CINCINNATI (TDB) -- A grim statistic for the nation's newspaper industry is buried in the Census Bureau's latest volume of the Statistical Abstract of the United States, which is being released today. It predicts that for the first time in history, Americans will spend more time using the Internet than reading newspapers.
This is a sign that the migration away from printed information to digital sources has accelerated -- and if it is in the Statistical Abstract -- it makes the trend official.
An interesting report about the quick shift to the Internet was written for The Associated Press by Stephen Ohlemacher, who now is based in Washington with the wire service. (FULL DISCLOSURE: He is a former colleague from The Plain Dealer who worked in the Columbus Bureau.)
Americans are expected to spend 195 hours using the Internet in the year ahead, and 175 hours with newspapers. Last year, people gave the Internet 104 hours. Newspapers got nearly twice as much of their time -- 201 hours -- which equals a full, 40-hour workweek of poring over the pages, working crosswords etc. Those days look to be over, and probably forever.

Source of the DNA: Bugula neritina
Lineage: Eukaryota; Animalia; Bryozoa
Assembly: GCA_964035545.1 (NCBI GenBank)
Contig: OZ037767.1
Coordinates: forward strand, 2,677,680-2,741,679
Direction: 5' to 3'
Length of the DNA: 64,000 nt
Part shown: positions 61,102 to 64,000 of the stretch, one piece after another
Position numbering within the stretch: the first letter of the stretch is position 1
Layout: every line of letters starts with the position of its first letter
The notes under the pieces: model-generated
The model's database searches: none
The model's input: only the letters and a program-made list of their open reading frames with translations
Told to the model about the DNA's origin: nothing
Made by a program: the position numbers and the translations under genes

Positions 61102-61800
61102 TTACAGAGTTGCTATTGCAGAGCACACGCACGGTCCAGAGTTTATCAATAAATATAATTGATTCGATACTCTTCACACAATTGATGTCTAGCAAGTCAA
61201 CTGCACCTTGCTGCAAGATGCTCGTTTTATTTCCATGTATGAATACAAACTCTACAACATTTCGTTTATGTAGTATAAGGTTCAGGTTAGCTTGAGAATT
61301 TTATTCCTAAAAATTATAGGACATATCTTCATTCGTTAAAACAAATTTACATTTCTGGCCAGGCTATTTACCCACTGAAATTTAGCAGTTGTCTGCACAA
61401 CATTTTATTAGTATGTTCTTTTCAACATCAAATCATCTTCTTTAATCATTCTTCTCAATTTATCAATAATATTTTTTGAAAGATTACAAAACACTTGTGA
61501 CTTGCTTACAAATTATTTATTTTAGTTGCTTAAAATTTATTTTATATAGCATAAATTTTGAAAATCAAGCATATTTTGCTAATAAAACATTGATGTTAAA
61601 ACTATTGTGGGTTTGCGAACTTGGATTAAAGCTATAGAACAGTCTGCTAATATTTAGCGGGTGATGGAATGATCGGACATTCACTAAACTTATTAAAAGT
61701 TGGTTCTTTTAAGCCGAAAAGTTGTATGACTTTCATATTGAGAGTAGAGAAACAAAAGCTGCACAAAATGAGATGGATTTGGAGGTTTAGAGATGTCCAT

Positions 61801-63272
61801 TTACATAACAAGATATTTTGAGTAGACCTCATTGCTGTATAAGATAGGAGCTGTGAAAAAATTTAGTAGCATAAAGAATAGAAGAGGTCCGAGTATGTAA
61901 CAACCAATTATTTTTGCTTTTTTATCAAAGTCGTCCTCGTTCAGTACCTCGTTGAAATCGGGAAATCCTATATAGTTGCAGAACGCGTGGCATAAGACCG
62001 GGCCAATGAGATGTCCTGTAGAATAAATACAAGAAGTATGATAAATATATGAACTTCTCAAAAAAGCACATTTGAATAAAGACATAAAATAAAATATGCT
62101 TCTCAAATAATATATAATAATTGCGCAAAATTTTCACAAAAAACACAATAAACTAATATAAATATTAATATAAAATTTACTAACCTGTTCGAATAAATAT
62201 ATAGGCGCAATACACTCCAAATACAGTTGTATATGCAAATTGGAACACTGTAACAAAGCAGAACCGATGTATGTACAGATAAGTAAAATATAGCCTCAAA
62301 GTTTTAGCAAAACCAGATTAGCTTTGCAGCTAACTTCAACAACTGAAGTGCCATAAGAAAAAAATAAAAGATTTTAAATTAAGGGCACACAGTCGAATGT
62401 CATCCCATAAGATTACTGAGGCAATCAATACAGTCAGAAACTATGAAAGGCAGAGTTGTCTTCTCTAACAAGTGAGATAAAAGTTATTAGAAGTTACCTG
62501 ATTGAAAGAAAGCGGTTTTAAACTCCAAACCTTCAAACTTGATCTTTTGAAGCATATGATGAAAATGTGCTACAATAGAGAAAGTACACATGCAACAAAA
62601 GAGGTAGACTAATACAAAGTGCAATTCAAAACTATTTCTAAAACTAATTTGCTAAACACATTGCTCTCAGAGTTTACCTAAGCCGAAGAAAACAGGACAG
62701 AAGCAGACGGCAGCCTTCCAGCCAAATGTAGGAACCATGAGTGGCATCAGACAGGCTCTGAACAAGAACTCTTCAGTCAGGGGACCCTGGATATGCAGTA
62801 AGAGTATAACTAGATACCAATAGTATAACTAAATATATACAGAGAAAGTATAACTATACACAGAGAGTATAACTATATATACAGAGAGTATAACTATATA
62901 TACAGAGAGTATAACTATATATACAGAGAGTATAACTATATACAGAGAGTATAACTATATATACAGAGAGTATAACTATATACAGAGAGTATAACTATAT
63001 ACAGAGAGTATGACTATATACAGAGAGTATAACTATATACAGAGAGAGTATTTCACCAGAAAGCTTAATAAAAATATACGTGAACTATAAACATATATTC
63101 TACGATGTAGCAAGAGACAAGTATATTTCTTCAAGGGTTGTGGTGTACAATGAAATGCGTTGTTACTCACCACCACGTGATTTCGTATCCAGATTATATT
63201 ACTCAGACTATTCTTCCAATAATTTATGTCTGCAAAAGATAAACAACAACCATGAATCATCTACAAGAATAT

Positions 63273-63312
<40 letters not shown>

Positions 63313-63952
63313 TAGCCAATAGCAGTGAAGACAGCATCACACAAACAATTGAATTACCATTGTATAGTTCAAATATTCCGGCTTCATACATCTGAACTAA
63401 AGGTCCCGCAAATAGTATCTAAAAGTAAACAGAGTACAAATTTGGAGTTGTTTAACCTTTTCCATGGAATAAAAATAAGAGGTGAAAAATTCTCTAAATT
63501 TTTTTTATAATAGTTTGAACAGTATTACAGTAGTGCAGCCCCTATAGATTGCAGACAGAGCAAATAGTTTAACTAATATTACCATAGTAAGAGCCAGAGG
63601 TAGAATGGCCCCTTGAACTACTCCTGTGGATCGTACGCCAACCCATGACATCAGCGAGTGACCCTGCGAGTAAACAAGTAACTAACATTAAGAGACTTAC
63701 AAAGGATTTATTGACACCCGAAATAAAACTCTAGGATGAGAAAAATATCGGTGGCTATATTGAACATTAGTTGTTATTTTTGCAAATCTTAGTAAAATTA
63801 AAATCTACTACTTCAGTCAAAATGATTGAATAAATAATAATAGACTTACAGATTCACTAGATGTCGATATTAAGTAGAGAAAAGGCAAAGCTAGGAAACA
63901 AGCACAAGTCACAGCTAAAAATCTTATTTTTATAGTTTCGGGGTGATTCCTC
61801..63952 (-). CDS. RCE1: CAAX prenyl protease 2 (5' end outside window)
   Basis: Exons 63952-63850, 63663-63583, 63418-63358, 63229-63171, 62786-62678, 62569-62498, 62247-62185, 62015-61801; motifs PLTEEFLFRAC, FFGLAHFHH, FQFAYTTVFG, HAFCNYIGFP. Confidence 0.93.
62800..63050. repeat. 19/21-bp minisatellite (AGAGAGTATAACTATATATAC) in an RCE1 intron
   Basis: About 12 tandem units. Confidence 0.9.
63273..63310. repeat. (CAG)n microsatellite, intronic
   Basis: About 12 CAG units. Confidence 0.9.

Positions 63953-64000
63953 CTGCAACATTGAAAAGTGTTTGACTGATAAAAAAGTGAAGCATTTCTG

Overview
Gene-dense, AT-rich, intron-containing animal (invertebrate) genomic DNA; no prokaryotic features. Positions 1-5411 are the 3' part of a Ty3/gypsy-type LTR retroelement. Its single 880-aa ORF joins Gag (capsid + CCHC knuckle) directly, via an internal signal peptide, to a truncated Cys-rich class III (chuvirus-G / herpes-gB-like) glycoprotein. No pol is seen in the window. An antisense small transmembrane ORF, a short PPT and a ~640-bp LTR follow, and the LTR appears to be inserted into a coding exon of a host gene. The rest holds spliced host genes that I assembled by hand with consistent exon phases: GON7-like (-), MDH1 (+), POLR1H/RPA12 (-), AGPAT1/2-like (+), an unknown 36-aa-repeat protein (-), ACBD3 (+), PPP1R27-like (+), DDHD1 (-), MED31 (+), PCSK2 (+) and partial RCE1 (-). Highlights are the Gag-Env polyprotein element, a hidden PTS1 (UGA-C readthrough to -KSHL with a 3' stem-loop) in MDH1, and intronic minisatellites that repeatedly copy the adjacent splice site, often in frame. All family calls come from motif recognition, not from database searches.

''Many of the media numbers are from the Communications Industry Forecast & Report by Veronis Subler Stevenson, a private equity firm serving the media industry,'' Ohlemacher wrote in his AP dispatch. ''The Census Bureau assembles the statistics from government and private sources so researchers, academics and businesses can find them in one place."
Ohlemacher's report indicates that reading the printed word is in decline across the board: seven hours a year less for magazines; an hour less for books.